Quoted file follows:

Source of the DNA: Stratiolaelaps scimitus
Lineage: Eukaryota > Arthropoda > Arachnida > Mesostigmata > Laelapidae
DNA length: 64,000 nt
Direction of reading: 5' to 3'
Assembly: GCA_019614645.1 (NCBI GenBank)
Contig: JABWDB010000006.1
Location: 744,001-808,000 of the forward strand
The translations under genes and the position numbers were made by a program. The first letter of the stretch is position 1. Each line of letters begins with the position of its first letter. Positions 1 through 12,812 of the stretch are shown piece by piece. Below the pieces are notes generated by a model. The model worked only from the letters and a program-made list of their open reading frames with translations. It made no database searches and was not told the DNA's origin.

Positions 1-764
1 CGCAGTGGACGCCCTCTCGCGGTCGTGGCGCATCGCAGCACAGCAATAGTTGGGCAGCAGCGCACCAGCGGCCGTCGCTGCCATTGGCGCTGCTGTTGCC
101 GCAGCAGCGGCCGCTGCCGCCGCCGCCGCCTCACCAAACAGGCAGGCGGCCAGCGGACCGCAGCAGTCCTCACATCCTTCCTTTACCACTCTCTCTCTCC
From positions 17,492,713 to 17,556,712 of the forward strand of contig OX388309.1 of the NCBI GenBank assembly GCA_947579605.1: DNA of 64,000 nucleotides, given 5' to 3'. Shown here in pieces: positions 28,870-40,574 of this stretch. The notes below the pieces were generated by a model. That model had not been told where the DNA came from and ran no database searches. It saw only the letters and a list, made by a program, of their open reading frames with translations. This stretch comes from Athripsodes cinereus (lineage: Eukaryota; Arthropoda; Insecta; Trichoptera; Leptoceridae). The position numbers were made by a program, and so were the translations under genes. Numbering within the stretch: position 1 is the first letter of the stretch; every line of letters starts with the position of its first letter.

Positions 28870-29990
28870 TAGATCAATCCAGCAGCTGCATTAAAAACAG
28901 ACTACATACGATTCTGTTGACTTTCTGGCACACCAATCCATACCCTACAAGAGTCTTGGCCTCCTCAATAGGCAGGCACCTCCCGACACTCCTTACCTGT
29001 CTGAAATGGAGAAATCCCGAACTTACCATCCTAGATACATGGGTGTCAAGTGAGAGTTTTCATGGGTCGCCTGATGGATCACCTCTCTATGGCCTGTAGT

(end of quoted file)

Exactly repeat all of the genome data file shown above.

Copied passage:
Source of the DNA: Stratiolaelaps scimitus
Lineage: Eukaryota > Arthropoda > Arachnida > Mesostigmata > Laelapidae
DNA length: 64,000 nt
Direction of reading: 5' to 3'
Assembly: GCA_019614645.1 (NCBI GenBank)
Contig: JABWDB010000006.1
Location: 744,001-808,000 of the forward strand
The translations under genes and the position numbers were made by a program. The first letter of the stretch is position 1. Each line of letters begins with the position of its first letter. Positions 1 through 12,812 of the stretch are shown piece by piece. Below the pieces are notes generated by a model. The model worked only from the letters and a program-made list of their open reading frames with translations. It made no database searches and was not told the DNA's origin.

Positions 1-764
1 CGCAGTGGACGCCCTCTCGCGGTCGTGGCGCATCGCAGCACAGCAATAGTTGGGCAGCAGCGCACCAGCGGCCGTCGCTGCCATTGGCGCTGCTGTTGCC
101 GCAGCAGCGGCCGCTGCCGCCGCCGCCGCCTCACCAAACAGGCAGGCGGCCAGCGGACCGCAGCAGTCCTCACATCCTTCCTTTACCACTCTCTCTCTCC
From positions 17,492,713 to 17,556,712 of the forward strand of contig OX388309.1 of the NCBI GenBank assembly GCA_947579605.1: DNA of 64,000 nucleotides, given 5' to 3'. Shown here in pieces: positions 28,870-40,574 of this stretch. The notes below the pieces were generated by a model. That model had not been told where the DNA came from and ran no database searches. It saw only the letters and a list, made by a program, of their open reading frames with translations. This stretch comes from Athripsodes cinereus (lineage: Eukaryota; Arthropoda; Insecta; Trichoptera; Leptoceridae). The position numbers were made by a program, and so were the translations under genes. Numbering within the stretch: position 1 is the first letter of the stretch; every line of letters starts with the position of its first letter.

Positions 28870-29990
28870 TAGATCAATCCAGCAGCTGCATTAAAAACAG
28901 ACTACATACGATTCTGTTGACTTTCTGGCACACCAATCCATACCCTACAAGAGTCTTGGCCTCCTCAATAGGCAGGCACCTCCCGACACTCCTTACCTGT
29001 CTGAAATGGAGAAATCCCGAACTTACCATCCTAGATACATGGGTGTCAAGTGAGAGTTTTCATGGGTCGCCTGATGGATCACCTCTCTATGGCCTGTAGT